In the age of digital interdependence, we can identify three categories of organizations: those that have already faced cyber incidents; those that have also been attacked but have not yet found out; and those that will inevitably be the target of cyber attacks.

In fact, the confrontation with cybercrime has become inevitable, especially for private companies. After all, they are the ones who, in Western economies, manage critical infrastructures and hold the most valuable databases and patents.  

Managers' immediate attention and action are therefore required. Doing nothing or perpetuating the illusion that you are immune to this reality can bring fatal costs: millions of euros in lost turnover; lawsuits from shareholders, customers, suppliers and authorities; and perhaps irreparable reputational damage.

The starting point for the manager's work in this area is auspicious. Recent studies agree that more than 80% of cyber-attacks are caused by human error. In other words, ensuring that everyone in the organization is responsible for cybersecurity is one of the most effective ways of protecting data.

In fact, changing behavior across the board, in the name of prevention, is by far the best remedy. That's why, from a management point of view, cybersecurity is a cultural issue rather than a technical one. It doesn't just concern the CISO or the DPO. For effective awareness and protection, the board itself must be convened at all times, together with all the functional areas.

Training managers in this area requires, first of all, an x-ray of the threats to which organizations are subject. In addition to the classic attacks of phising, ransomware, and CEO/IBAN Fraud , new malicious strategies are emerging, such as social engineering attacks using Artificial Intelligence. It is also crucial to understand that the motivation for crime is no longer limited to the financial aspect, but now includes geopolitical reasons. In the current context of war in Ukraine and fierce bipolarity between the United States and China, companies are being attacked by state actors simply because they are on one side of these rivalries.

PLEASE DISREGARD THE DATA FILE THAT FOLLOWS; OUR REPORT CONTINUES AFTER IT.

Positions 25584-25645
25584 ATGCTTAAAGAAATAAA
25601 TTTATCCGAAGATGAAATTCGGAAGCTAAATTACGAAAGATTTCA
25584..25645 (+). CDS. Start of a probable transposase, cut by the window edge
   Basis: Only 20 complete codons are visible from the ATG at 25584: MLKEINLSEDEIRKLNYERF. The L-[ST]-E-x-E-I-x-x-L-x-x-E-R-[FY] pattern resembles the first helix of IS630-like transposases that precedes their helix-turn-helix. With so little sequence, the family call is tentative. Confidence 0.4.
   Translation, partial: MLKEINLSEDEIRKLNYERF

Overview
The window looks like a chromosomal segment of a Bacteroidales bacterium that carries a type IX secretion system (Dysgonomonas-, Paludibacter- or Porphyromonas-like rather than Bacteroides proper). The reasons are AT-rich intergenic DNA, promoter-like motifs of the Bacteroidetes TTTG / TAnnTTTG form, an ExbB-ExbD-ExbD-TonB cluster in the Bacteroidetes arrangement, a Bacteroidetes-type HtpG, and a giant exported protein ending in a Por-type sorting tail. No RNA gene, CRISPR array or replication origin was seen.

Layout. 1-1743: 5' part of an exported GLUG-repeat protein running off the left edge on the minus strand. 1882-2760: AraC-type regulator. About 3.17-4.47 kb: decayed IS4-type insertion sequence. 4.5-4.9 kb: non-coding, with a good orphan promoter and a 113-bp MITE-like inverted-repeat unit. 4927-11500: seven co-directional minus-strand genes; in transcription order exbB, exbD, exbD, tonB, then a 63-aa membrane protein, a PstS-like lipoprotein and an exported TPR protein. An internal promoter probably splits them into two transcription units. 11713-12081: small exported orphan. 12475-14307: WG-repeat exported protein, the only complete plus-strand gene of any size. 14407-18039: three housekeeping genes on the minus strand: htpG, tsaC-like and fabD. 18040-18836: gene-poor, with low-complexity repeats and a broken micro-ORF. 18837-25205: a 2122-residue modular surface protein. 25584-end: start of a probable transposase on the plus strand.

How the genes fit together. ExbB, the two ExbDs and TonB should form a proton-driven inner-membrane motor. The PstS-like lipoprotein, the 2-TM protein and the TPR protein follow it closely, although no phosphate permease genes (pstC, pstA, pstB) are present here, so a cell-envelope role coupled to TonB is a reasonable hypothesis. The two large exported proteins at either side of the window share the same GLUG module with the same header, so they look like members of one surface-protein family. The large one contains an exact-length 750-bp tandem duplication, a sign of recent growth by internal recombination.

Secondly, manager training requires knowledge of the main lines of the regulatory framework, namely the NIS 2 Directive, which must be transposed into national law by October 2024. In addition to extending the number of entities and sectors covered by NIS 1, this new legislation provides higher penalties for non-compliance as well as assigning liability to management bodies for proven negligence in cybersecurity matters.

Only after learning about the threats and legislation will we be able to adopt the best behavioral practices throughout the organization. Measures such as multiple factor authentication, hiring anti-DDoS services, regular penetration tests and offline backups should be part of everyday life. As part of this behavioral component, we also need to reflect on governance models for cybersecurity, with the acclaimed three lines of defense: implementing controls, risk supervision and control, and auditing. 

However, 100% security in the digital space is impossible. Even the best-prepared organizations can fall victim to data breaches. In this sense, managers have to prepare themselves to face a cyber-attack, they have to put themselves in the shoes of a decision-maker who suddenly finds their company paralyzed and the target of extortion by third parties. And in these chaotic hours and days, knowing what to do and how to communicate act as real beacons in the middle of the storm. 


This text was written by Pedro Latoeiro and Filipe Domingues, co-founders of the Center for Cooperation in Cyberspace.

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Cybersecurity for Managers: from Risk to Resilience?
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